Originally published as part of the "On the Economy Blog". This post is part of a series titled “Supervising Our Nation’s Financial Institutions.” The series, written by Julie Stackhouse, executive vice president and officer-in-charge of supervision at the St. Louis Federal Reserve, appears at least once each month.
This blog post is the fourth in a series about fintech and how it is affecting the banking industry. Last month, we looked at technology-enabled lending, or marketplace lending. This month, we examine digital wallets.
New payment options made possible by financial technology are changing the way we transact with friends, family and businesses. Digital wallets—called mobile wallets when associated with a cell phone—allow purchases and money transfers without the physical use of cash, checks or credit/debit cards.
Digital Wallet Basics
Person-to-person (P2P) payments and person-to-business (P2B) payments can now be made through mobile applications on phones or even watches.
- P2P payments use the internet, mobile applications and/or text messages to move funds through the Federal Reserve’s automated clearing house service or debit and credit card networks.
- P2B payments use a number of technologies to transfer payments data between mobile devices and businesses, including QR codes and wireless communications.
Providers such as PayPal and its P2P payment service, Venmo, offer users numerous ways to make and receive payments from individuals and businesses.
Some digital wallets—such as those associated with Apple, Samsung and Google—allow consumers to transact with a varied number of merchants; other wallets are specific to a given merchant, such as Starbucks or Walmart.
Banks have gotten into the market, too. Zelle, a digital payments network owned by some of the nation’s largest banks, allows users to send funds directly to bank accounts.
Security Features of Digital Wallets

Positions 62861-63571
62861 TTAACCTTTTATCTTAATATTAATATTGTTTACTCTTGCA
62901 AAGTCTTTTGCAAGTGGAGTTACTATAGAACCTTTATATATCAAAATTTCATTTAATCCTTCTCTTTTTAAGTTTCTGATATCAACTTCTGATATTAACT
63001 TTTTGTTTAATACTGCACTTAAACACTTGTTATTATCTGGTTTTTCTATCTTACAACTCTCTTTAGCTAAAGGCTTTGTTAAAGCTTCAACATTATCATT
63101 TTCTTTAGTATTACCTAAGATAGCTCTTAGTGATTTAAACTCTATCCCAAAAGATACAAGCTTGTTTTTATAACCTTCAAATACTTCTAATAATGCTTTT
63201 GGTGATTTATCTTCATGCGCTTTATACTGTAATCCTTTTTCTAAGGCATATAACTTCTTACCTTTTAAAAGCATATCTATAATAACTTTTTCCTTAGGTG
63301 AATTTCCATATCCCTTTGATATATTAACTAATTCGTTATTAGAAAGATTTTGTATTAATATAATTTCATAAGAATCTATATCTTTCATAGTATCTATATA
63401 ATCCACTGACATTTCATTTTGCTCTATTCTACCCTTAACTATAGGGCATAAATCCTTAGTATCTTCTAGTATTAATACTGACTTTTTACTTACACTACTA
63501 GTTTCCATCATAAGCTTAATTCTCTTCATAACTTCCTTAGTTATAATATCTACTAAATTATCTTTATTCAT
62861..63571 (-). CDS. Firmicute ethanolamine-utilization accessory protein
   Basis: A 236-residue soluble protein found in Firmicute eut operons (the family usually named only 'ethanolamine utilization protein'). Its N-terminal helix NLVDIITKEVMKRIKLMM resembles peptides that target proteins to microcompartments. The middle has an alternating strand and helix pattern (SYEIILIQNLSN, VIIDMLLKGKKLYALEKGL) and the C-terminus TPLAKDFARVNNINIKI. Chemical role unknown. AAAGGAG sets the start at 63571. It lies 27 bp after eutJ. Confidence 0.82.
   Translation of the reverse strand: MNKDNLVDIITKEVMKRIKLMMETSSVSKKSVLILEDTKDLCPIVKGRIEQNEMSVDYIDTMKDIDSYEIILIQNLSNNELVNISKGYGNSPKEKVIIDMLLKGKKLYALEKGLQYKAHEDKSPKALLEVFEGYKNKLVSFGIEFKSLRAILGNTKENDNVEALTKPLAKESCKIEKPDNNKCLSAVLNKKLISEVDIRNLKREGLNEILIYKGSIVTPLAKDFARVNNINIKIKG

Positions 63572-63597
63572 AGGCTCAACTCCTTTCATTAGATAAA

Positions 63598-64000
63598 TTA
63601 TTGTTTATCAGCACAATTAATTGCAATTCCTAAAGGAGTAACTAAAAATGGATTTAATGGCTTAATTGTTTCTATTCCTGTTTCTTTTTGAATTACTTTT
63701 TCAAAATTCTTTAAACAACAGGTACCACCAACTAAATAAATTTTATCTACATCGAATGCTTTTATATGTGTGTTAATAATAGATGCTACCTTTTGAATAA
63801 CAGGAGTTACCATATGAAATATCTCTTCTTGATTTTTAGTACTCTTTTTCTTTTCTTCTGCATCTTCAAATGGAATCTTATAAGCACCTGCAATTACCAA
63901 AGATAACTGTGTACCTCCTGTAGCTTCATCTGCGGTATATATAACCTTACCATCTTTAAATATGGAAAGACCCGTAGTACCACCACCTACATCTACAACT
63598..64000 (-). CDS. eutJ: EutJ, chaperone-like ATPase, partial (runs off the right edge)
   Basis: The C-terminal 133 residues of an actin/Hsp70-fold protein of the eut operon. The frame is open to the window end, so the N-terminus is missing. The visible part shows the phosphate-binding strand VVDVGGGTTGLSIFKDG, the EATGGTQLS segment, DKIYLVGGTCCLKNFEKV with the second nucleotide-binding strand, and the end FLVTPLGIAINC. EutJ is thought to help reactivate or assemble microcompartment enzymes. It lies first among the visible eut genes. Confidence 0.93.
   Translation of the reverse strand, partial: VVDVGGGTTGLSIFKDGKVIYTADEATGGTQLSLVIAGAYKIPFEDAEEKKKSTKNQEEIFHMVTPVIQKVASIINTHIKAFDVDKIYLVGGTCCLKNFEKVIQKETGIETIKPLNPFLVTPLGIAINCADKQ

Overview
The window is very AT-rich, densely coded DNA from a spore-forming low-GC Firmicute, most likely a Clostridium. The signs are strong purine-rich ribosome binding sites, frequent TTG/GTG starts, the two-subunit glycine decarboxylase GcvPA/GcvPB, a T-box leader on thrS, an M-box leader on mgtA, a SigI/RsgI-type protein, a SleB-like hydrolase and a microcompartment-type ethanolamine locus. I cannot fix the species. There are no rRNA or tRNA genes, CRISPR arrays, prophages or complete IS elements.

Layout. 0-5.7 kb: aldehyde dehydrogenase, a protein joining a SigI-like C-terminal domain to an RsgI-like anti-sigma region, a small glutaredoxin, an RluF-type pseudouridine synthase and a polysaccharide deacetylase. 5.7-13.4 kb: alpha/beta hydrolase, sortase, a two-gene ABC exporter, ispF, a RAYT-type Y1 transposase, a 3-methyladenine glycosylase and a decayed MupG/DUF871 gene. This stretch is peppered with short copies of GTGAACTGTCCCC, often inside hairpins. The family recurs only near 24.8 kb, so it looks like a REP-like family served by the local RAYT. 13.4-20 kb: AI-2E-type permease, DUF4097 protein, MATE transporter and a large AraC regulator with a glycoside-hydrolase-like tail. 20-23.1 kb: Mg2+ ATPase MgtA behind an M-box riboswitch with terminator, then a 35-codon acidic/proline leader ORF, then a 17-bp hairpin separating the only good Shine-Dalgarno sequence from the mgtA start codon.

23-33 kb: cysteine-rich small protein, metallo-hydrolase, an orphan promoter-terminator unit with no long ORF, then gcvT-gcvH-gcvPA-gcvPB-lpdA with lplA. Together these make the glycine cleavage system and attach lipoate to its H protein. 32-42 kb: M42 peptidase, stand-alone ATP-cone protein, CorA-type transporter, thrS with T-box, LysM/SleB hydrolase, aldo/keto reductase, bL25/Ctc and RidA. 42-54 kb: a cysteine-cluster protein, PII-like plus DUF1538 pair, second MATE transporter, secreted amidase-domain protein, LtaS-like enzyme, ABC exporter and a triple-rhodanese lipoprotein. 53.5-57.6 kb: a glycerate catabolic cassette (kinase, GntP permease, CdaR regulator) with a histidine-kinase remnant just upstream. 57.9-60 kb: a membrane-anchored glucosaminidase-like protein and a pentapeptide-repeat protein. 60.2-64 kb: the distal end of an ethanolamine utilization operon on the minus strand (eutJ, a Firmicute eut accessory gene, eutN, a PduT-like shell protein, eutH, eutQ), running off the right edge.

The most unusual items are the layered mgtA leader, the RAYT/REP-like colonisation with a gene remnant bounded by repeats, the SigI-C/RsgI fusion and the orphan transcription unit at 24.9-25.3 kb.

Digital wallets use authentication, monitoring and data encryption to secure personal information. Other typical security features include tokenization—where sensitive information is replaced by randomly generated numbers that are then transmitted using existing debit and credit card networks.
The use of sandboxing architecture on mobile operating systems adds to the security. Sandboxing refers to the isolation of individual applications from malicious malware.
Younger Consumers Lead the Way
Experian reports that digital payments topped $720 billion in 2017,1Dickler, Jessica; and Epperson, Sharon. “Digital wallets are safe, yet Americans remain wary.” CNBC, March 3, 2018. and the outlook for future growth is positive. Not surprisingly, younger consumers have been quicker to adopt the technology than their older counterparts.
A 2016 Fed report on consumers and mobile financial services found that, of those consumers with cell phones in 2015, 30% of 18- to 29-year-olds and 32% of 30- to 44-year-olds used their phones to make mobile payments. Among those older than 60, just 13% reported making mobile payments.2 “Consumers and Mobile Financial Services 2016.” Board of Governors of the Federal Reserve System, March 2016.
These results have been backed up by other surveys. A 2015 FDIC survey showed that the underbanked made and received P2P payments at higher rates than the fully banked.3“2015 FDIC National Survey of Unbanked and Underbanked Households,” Federal Deposit Insurance Corp., Oct. 20, 2016
Why Digital Payments Aren’t for Everyone
Some consumers are not comfortable using digital wallets. In fact, an American Bankers Association survey released in 2017 showed that just 12% of consumers trust alternative providers to protect their payments.4 “Survey: Americans Trust Banks Most to Keep Their Payments Safe.” American Bankers Association, Oct. 9, 2017.
One consumer concern is data privacy. Depending on the wallet service, data may be stored by a third party and used for purposes not intended by the consumer.
Some consumers also worry about balances kept in the wallet and the applicability of federal deposit insurance to those balances. They may also worry about loss of payment and personal data if a mobile device is hacked, lost or stolen—or even if a payment is sent to the wrong person.
The enthusiasm for digital wallets by younger consumers suggests that usage will continue to grow. It is reasonable to expect that advances in technology and industry standards and/or that the introduction of privacy laws and regulations will serve to reduce privacy concerns. Moreover, publications such as Consumer Reports are providing assessments of payment services to assist consumers in understanding their risks.
In the meantime, digital wallet users should read the disclosures provided by their payments service to ensure they understand the product(s) they are choosing.
Notes and References
1 Dickler, Jessica; and Epperson, Sharon. “Digital wallets are safe, yet Americans remain wary.” CNBC, March 3, 2018.
2 “Consumers and Mobile Financial Services 2016.” Board of Governors of the Federal Reserve System, March 2016.
3 “2015 FDIC National Survey of Unbanked and Underbanked Households,” Federal Deposit Insurance Corp., Oct. 20, 2016.
4 “Survey: Americans Trust Banks Most to Keep Their Payments Safe.” American Bankers Association, Oct. 9, 2017.